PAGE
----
For Melva Schmidt, the morning of May 18, 1980 began as an ordinary Sunday. She was at home building a fence with her sons.
What happened next would go down in history.
Two hundred miles away, Mt. St. Helens erupted, sending a plume of smoke and ash skyward, blanketing Kittitas County in ash.
“It looks like Nebraska is coming,” Schmidt, then director of nursing at KVH Hospital, told her sons as the sky darkened. She called the charge nurse to check in. Driving to the hospital, “it was day time but it was dark,” she says. “Ash was falling. You couldn't see ahead of you. You couldn't see the side of the road.”
Uncertain whether the water supply would be interrupted, nurses filled bathtubs with water. KVH Hospital, its windows closed and ventilation limited, became a refuge in an unfamiliar storm. “If staff could get in, they were there,” Schmidt says. “That was true of all departments, not just ours.”
With roads blocked, stranded travelers with prescription needs turned to the hospital pharmacy for help, exhausting supplies. An unusually high number of women went into labor - probably prompted by stress and anxiety - swamping OB. “I believe we had six to eight babies born in 24 hours,” Schmidt says. One newly-delivered mother slept in the hallway until a bed opened up in a room.
The next day, sunlight streamed through the windows. Schmidt's relief was immense and immediate. By the time she left, she had logged nearly 24 hours on-site. She would recall it as the most unforgettable experience in her 32-year career at KVH Hospital.
Raised in rural Nebraska, Schmidt attended a one-room school through eighth grade, then a high school with an enrollment of 43. Her 12-member graduating class included Bill Schmidt, then a friend but not a sweetheart. That would come later when he was in college and she in nursing school.
Married in his senior year of college, the couple arrived in Ellensburg in 1963 when he landed a teaching job at Central.
Two private hospitals - Ellensburg General and Valley General - served the community and Schmidt, a young mother with small children, worked part-time at the latter. Change was coming. A public hospital district had been formed and a new community hospital was being built. Guilds were formed to help support it.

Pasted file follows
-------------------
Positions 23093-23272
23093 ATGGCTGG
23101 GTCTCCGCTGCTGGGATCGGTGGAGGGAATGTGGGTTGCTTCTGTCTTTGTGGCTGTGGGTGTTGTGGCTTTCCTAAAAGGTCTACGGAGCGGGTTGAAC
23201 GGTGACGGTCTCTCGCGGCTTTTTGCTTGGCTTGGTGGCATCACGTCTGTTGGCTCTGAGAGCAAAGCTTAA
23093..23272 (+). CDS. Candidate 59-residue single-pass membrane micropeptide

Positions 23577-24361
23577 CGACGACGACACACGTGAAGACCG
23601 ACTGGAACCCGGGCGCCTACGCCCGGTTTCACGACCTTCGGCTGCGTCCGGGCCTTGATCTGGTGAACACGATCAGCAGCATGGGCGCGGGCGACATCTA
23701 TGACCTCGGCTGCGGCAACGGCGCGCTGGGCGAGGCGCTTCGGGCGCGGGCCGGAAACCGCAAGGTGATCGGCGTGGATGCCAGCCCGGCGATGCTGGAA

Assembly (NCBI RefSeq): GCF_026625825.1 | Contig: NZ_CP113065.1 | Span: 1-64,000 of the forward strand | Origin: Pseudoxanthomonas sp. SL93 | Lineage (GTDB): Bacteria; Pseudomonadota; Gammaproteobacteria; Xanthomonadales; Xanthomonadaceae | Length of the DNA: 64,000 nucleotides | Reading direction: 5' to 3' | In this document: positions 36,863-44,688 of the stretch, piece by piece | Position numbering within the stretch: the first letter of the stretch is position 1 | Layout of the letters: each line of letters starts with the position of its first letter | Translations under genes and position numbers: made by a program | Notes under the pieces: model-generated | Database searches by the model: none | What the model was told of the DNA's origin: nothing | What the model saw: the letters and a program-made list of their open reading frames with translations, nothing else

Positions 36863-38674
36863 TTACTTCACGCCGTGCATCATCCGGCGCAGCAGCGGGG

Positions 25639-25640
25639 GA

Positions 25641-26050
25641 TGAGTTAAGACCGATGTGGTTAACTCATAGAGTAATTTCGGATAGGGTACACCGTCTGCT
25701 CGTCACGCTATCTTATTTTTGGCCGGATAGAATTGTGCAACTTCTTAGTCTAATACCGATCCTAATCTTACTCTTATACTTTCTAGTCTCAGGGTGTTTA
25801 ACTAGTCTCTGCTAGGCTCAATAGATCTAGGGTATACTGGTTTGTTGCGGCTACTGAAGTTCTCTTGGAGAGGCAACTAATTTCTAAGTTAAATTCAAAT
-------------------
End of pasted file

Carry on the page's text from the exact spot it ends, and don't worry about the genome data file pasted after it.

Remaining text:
“So the community was investing in it even before it opened,” she says.
The new 50-bed hospital wasn't the only change afoot. Before moving into the hospital, nurses wanted a contract. Representatives from the Washington State Nurses Association who came from Seattle to address hospital commissioners got a testy reception. “Oh, it was quite the hot evening,” Schmidt recalls, laughing. “The nurses won out. The local nurses union developed during that time.”
On December 29, 1964, with Valley General Hospital already closed, Schmidt was on hand as KVH Hospital admitted its first patients, transported from Ellensburg General via hearse because the community had no ambulance. “Everything was shiny and new,” recalls Schmidt, noting that in the beginning, the emergency room was unstaffed. “If the bell rang, a nurse would go down and we'd contact whoever the doctor on call was.”
In 1970, Schmidt took a job at the 750-bed Riverside Methodist Hospital in Columbus, Ohio while Bill got his doctorate. For Schmidt, it was “a little refresher course” and perfect preparation for what lay ahead.
Back home in 1971, she was asked to become director of nursing. “I was ready so I ended up doing that - and a little bit more,” says Schmidt who implemented an orientation program for nurses new to the hospital and, twice when the hospital found itself without an administrator, helped run it.
“She was who I wanted to be - strong and elegant,” says Deb Brunner, now director of patient finance and a veteran of 40 years at KVH Hospital.
In 1998, after 17 years as director of nursing, then another eight in charge of infection control, risk management and quality assurance, Schmidt retired. The next year, eager to support KVH Hospital, she joined the board of the Foundation at KVH.
Now 80, she's unapologetically proud of the hospital, the community that supports it and the people who are at its heart.
“KVH Hospital is well-respected and has consistently been ahead of most rural hospitals,” she says. “I feel proud of the quality medical community we have and that the hospital remains up-to-date with new services and equipment.
“It's 50 years of hard work and cooperation - and it's still going on.”